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Mercedes Tries to Hook First-Timers With the GLA250

Mercedes GLA News

Staff Member

Automakers, as many businesses do, try to catch buyers at an early age because satisfied customers can be loyal for life. Buying a new Mercedes-Benz and getting the image that comes with it was not an option when I got my first real job. Choosing to work in the media ' that's my fault.

Mercedes's strategy to snag first-time buyers has been quite successful with the CLA coupe-like sedan that starts at $32,429. Its newest temptation is the GLA250.

Wide and squat, GLA is built on the same front-drive platform as CLA. Five inches shorter and lower than a Honda CR-V, the hatchback has a silhouette unlike the tall, boxy GLK Class.

A base GLA250 retails for $32,225. There's a pot o' gold at the end of every rainbow, too. Good luck finding either. Desirable features like a backup camera and all-wheel drive rapidly push the price skyward. While the car can top out at a lofty $53,000, my test car (without keyless ignition) had a sticker price of $45,505. A new Nissan Versa can be bought for the price of the option packages.

The 2.0-liter turbocharged four-cylinder engine makes 208 horsepower and 258- pound-feet of torque low in the power band. Still, throttle response is sluggish off the line. Sport mode eliminates some of the initial lag, but gears are sustained noticeably longer, a dynamic not everyone will like. GLA250 ultimately redeems itself with sprints from 0 to 60 miles an hour in approximately seven seconds.

A seven-speed dual-clutch automatic transmission fires off snappy shifts. Spring for the $2,000 all-wheel drive and GLA will deliver owners to hiking trailheads and Starbucks on snowy days. Even with eight inches of ground clearance, this Mercedes won't challenge Land Rover Discovery Sport.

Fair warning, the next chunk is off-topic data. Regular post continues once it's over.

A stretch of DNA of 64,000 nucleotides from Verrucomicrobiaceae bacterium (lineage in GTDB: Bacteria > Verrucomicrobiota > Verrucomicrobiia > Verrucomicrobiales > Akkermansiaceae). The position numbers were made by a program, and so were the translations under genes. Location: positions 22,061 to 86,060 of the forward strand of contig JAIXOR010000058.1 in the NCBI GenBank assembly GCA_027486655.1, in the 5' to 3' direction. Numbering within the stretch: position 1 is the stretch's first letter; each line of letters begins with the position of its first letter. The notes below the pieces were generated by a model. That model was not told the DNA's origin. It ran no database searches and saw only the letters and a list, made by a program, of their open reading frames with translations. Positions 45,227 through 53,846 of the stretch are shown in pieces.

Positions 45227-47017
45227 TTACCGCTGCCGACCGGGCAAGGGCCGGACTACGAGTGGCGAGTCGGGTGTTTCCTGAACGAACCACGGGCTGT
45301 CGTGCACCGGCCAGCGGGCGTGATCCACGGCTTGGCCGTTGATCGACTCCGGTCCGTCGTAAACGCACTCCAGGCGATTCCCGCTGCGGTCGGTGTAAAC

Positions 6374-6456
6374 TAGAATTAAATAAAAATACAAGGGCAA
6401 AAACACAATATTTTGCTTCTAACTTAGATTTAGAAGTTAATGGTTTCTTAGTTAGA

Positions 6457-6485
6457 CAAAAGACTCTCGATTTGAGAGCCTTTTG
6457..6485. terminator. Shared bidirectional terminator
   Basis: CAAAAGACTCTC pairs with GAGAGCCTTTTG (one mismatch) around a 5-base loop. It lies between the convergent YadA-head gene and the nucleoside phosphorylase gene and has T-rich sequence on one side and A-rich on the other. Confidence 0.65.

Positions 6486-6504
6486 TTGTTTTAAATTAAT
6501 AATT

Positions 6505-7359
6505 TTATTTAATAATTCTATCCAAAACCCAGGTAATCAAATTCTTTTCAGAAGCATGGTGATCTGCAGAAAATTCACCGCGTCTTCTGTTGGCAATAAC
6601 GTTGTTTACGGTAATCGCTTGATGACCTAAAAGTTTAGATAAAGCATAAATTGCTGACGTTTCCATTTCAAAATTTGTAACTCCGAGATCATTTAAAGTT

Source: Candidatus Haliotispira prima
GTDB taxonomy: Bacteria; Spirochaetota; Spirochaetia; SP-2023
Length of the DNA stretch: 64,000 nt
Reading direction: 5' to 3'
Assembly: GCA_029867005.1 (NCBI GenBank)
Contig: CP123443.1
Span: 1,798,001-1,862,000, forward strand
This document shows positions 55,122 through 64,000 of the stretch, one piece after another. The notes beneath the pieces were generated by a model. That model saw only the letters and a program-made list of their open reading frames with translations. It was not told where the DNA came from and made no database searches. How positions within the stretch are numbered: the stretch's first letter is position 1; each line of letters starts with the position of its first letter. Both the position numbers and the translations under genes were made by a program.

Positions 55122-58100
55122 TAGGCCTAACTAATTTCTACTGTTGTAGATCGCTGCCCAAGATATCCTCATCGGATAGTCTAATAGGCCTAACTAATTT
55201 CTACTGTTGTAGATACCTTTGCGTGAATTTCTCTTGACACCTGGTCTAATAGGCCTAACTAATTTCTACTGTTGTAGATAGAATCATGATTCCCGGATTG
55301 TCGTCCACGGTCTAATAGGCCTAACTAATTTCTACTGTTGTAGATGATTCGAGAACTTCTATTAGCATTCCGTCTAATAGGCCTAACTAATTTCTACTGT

A good size for urban chores, GLA is agile. Steering is lighter than expected from a Stuttgart machine. At highway speeds, GLA is moderately quiet, the firm suspension generally comfortable. Sharp impacts are felt and there's a hint of bounce after bumps. Windows are narrow, so the optional blind-spot warning is $550 well spent.

Fuel economy is rated by the government at 24 miles per gallon in the city, 32 on the highway using specified premium fuel. I saw 27 in mixed driving. An aggressive start-stop mode shuts the engine down at standstill. I turned the system off.

The cabin, with its raised dashboard, does not have the style and quality found in the C-Class sedan, but it is an upgrade from nonluxury brands. Seats are comfortable and supportive, and cup holders are plentiful, but owners will yearn for a more comprehensible user interface.

For a smaller vehicle, GLA's back seat is not half bad for two average-size adults. There are no pockets on the seat backs, and cup holders that emerge from the armrest are actively user-hostile.

The cargo hold is nearly the same size as a midsize sedan, and dropping the seats creates the same cave-of-a-space as VW Golf, a car that feels every bit as German as GLA. Maybe more so.

Small premium crossover shoppers will look at Audi Q3 and BMW X1. Frugal buyers can choose a fully loaded Honda CR-V, Ford Escape or Mazda CX-5 and save an easy $10,000. None of those have the Mercedes star, though. Loyalty to it, even at the bottom rung, comes at a price.